Dear Homo sapiens,
The world’s latest highly-anticipated romantic comedy, “Love, Simon” was released Friday, March 16, and it deserved all of its preempted hype. It’s centered around a high school boy who is still in the closet and his romance with an another anonymous gay student. It’s based off of the book “Simon vs. the Homo Sapiens Agenda” by Becky Albertalli. The film adaptation was a huge success: it earned a 96% on Rotten Tomatoes and made over $11 million during its opening weekend. It features a new outlook on relationships and acceptance.
At first, “Love, Simon” seems like every other heterosexual 90s romantic comedy, but it really is about discovering sexuality and identity. Straight actor Nick Robinson plays Simon, a junior who questions today’s social norms and challenges what people assume about members of the LGBT community. The movie answers the fears of teens who are afraid of being accepted into society for who they are.
Simon’s friendships are significant to the movie’s central storyline and Simon’s adventure in accepting himself and allowing others to accept him as well. Simon’s best friends are Leah (Katherine Langford, “Thirteen Reasons Why”), Abby (Alexandra Shipp), and Christian (Jorge Lendeborg, Jr). A big part of the film is how Simon’s friendships weather the secrets and revelations of his love life. This has a large impact on viewer because it shows how sexualities shouldn’t change how people see one another.
The best part of this movie is it’s healthy family relationship. Too many movies with teens as their target audience feature one or more abusive family members or some type of broken household. Especially considering Simon’s story, it is so important for kids to see positive reinforcement from parents who often “just don’t understand” their kids. His mom (Jennifer Garner) uses her therapeutic experience to navigate this new aspect of her son’s adolescence while his dad (Josh Duhamel) promises to support his son in his future relationships. Duhamel and Garner effortlessly display the human capacity for sympathy and the love that parents have for their child.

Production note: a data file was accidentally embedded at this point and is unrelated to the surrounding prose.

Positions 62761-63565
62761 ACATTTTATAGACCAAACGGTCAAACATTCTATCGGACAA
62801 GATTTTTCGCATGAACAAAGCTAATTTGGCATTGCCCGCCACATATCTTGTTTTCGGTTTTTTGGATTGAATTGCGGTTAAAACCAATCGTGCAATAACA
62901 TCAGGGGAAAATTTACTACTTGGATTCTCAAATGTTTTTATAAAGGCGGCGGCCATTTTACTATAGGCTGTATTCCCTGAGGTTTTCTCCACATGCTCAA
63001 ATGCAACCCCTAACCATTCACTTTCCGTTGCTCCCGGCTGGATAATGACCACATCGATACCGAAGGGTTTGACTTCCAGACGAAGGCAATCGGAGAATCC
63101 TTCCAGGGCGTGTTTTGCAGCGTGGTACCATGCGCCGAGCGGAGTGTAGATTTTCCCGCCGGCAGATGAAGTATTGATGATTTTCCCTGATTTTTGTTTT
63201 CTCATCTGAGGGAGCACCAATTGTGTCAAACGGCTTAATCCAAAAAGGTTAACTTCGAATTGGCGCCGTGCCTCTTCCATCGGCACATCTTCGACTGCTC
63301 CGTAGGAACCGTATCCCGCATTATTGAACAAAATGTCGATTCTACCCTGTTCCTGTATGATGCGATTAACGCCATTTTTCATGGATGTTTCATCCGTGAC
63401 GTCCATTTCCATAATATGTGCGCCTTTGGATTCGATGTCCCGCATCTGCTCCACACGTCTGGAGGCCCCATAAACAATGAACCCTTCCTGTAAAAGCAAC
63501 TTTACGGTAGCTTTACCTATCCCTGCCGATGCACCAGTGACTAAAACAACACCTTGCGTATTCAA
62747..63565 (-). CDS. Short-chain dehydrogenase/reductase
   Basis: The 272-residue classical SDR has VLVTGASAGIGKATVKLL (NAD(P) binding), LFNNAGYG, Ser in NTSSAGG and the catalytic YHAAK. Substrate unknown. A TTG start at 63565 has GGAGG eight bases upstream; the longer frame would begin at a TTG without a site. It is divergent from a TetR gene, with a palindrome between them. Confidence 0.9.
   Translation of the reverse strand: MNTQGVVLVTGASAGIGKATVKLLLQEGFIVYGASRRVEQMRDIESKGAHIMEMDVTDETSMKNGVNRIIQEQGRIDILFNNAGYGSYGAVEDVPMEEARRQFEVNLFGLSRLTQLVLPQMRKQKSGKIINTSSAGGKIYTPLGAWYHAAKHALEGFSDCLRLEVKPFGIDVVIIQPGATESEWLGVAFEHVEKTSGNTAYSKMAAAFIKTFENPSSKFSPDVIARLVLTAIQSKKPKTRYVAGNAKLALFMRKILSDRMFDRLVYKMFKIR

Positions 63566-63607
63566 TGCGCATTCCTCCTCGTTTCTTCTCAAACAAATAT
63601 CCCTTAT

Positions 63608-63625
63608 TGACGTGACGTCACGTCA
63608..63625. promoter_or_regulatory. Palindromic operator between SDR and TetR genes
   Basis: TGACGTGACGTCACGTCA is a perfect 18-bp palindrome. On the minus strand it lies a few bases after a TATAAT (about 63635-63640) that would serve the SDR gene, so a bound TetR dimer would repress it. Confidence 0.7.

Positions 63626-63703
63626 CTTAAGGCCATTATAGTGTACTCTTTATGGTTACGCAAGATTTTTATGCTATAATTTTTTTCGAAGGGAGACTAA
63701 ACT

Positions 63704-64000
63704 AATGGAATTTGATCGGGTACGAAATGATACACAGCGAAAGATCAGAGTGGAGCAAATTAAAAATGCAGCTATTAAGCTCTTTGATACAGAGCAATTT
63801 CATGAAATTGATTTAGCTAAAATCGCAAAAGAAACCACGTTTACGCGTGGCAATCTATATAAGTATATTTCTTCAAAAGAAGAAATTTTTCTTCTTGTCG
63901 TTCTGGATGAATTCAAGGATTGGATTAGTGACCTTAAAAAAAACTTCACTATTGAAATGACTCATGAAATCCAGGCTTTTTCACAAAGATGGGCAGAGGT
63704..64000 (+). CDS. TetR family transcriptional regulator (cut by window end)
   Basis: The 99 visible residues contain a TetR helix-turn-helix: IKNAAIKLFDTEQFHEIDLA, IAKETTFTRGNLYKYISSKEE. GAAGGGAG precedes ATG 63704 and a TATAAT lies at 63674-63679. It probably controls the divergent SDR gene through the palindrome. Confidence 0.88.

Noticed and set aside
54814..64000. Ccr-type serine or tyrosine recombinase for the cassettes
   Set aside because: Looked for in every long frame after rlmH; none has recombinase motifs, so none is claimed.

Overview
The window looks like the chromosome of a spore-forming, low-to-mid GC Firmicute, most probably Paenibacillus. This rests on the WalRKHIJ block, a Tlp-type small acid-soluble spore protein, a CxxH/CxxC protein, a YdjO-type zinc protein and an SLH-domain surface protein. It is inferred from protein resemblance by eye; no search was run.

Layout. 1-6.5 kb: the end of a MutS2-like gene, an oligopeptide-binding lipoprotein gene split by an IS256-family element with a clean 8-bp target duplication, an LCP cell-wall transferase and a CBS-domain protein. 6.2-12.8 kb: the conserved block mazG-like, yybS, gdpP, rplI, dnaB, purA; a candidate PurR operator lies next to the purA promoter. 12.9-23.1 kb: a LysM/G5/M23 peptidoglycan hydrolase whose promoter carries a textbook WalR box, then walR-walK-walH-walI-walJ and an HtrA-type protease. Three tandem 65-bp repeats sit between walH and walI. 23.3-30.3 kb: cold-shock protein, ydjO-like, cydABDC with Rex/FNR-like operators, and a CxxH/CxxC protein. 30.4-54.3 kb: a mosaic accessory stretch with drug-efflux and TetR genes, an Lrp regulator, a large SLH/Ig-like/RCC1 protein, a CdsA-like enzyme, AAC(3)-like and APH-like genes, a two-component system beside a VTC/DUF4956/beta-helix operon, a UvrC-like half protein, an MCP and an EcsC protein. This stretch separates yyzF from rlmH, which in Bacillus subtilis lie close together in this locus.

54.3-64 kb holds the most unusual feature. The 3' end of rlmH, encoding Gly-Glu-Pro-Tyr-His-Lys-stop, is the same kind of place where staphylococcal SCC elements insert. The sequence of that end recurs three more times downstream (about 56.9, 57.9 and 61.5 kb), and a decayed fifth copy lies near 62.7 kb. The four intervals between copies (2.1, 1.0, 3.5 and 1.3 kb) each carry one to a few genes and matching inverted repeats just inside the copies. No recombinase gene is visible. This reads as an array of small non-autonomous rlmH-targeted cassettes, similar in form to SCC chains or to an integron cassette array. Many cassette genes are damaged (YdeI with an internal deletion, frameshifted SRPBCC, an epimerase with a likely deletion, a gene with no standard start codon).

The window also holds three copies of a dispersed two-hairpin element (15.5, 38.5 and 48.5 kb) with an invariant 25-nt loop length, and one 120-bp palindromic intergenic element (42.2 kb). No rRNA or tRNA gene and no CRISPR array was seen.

The soundtrack matched the mood of every scene and really gave the audience a direct sense of the tone of the movie. It included jams like Bleachers’ “Rollercoaster” and Khalid and Normani’s “Love Lies” and classics Whitney Houston’s “I Wanna Dance With Somebody (Who Loves Me)” and The Jackson 5’s “Someday at Christmas” as the plot progresses through the school year.
The movie highlights that the fight for tolerance isn’t over, but that the movie has been made and has been so popular is a step further in the direction of progress. The movie is mostly fun and light-hearted, but there are also scenes that will bring audiences to tears. It’s the kind of movie someone could watch again and again and love it just as much as the first time. Everyone who watches it will definitely “Love, Simon.”